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The Real Cost of Buying a New Car

Posted by : Premraj | Posted on : Wednesday, August 17, 2016

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Buying a new car is never cheap. Vehicles are a costly asset to own, and the purchase price you’ll pay is only the first of many bills that you’ll have to prepare for. This means that it’s really important to work out how much to budget before you buy, and doing some simple calculations is the best way to get off on the right foot.

So, to help you out, here are just a few of the costs that you’ll need to account for…

#1: Purchase Price 

As expert AA Cars points out, the initial purchase price is the first thing that you’ll need to budget for when buying a vehicle, so it helps to narrow your choices down to a few specific makes and models that would suit you. The cost of these will vary depending upon whether they’re new or used, so if you can’t afford them at their full-price, buying second-hand may be a more economic yet still effective option.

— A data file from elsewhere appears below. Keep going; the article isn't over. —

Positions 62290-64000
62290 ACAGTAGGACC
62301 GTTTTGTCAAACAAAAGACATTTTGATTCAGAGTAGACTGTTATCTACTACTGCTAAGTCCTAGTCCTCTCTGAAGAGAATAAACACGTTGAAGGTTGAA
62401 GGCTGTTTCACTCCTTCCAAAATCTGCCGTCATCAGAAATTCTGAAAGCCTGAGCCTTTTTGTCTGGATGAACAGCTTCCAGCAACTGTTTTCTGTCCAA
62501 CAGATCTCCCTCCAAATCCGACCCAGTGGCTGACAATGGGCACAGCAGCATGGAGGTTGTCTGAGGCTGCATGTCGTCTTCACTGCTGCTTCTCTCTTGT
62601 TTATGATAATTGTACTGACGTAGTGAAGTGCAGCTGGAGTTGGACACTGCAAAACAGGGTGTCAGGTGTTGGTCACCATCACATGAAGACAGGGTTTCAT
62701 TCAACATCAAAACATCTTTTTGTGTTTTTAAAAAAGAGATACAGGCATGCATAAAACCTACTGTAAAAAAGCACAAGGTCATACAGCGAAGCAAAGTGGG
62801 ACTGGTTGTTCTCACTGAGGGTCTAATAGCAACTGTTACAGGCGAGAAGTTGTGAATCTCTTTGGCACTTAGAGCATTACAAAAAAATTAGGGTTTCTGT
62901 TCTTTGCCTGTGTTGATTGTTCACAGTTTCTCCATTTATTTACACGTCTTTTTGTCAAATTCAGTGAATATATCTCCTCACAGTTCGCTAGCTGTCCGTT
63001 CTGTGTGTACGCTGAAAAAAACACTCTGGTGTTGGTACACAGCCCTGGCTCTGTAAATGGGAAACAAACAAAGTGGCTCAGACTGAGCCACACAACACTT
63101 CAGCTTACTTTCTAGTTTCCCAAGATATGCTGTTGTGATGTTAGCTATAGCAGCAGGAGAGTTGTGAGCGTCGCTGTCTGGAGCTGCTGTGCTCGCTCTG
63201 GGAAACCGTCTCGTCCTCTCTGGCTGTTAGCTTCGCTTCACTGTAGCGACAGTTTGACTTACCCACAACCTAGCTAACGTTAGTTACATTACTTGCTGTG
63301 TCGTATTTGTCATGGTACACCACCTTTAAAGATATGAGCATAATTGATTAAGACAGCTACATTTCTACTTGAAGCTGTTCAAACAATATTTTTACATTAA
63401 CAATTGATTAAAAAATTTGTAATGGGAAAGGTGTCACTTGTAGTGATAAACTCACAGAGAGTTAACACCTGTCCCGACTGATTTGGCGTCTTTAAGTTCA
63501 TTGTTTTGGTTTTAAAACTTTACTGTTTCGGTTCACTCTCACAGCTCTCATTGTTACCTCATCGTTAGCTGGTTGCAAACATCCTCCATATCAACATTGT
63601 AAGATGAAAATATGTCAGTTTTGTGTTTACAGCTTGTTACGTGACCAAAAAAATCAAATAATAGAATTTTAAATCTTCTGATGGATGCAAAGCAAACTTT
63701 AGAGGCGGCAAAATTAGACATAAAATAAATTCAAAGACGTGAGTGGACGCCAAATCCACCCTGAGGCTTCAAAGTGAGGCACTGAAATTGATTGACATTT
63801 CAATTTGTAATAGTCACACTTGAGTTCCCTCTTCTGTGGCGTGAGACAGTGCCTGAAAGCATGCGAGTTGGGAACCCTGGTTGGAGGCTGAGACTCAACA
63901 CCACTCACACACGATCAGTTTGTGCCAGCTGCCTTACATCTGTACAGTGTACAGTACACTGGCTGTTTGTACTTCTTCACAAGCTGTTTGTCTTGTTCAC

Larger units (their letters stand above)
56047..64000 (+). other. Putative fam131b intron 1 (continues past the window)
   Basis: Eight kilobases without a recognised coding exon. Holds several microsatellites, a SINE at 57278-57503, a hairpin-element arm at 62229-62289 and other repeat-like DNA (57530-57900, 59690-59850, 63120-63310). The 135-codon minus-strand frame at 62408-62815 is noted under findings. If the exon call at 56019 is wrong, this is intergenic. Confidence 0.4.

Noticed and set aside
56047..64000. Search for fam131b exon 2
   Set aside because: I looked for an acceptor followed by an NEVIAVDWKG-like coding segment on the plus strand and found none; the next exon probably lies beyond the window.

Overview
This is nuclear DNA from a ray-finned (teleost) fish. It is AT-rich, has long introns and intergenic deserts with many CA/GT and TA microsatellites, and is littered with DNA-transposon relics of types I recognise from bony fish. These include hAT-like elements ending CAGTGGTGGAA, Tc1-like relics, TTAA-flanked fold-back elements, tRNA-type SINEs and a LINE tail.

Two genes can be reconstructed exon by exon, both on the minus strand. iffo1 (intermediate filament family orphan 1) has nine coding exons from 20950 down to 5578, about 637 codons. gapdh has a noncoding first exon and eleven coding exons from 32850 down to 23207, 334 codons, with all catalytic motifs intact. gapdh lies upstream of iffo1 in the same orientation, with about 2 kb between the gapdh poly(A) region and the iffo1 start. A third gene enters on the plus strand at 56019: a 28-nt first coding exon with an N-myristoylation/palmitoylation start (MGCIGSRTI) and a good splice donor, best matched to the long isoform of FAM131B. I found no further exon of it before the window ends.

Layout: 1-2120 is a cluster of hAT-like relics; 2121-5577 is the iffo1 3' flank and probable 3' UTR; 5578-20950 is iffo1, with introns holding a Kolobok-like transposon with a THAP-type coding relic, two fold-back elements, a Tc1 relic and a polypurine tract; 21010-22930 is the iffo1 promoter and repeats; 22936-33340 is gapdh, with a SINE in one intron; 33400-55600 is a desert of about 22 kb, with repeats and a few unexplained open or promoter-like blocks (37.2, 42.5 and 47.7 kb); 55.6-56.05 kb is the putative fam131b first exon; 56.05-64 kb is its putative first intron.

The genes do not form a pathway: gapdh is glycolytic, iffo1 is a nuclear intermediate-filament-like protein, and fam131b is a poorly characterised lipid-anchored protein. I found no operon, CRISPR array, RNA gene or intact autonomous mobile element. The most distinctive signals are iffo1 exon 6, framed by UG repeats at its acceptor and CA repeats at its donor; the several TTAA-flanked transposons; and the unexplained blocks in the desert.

#2: Insurance 

Although the cost of buying a car will be high, your insurance outlay may amount to an even greater total. Without the right cover, however, you cannot drive, so it’s important to factor this into your overall budget, taking account of your age, experience, and the type of car that you’ll be choosing.

#3: Breakdown Cover 

Breakdown cover is not a necessity when it comes to owning a car, but it’s another purchase that you might want to budget for; should you find yourself stranded somewhere without it, you’ll be kicking yourself.

#4: Vehicle Tax 

Don’t forget to also factor in the cost of vehicle tax. Although cars with CO2 emissions amounting to less than 100g/km will be exempt from paying this, those with totals of between 186 to 200g/km can add up to £20 per month onto your running costs; a figure that must be accounted for.

#5: MOT 

Once you’ve calculated the likely costs of the outlays listed above, add in the annual amount that you’ll spend on an MOT. The maximum fee for such a service is set at £54.85, yet with any recommended repairs added on, this total can soon soar.

#6: Maintenance 

In addition to the cost of an MOT, make sure that you factor in an average annual outlay for maintenance. Although this can vary widely depending on the age, condition, make, and model of a vehicle, used cars typically flag up bills of around £450 per year; a not insignificant sum.

If you’re considering purchasing your next car, do your calculations today to ensure that you choose an option that comes within your budget.

 

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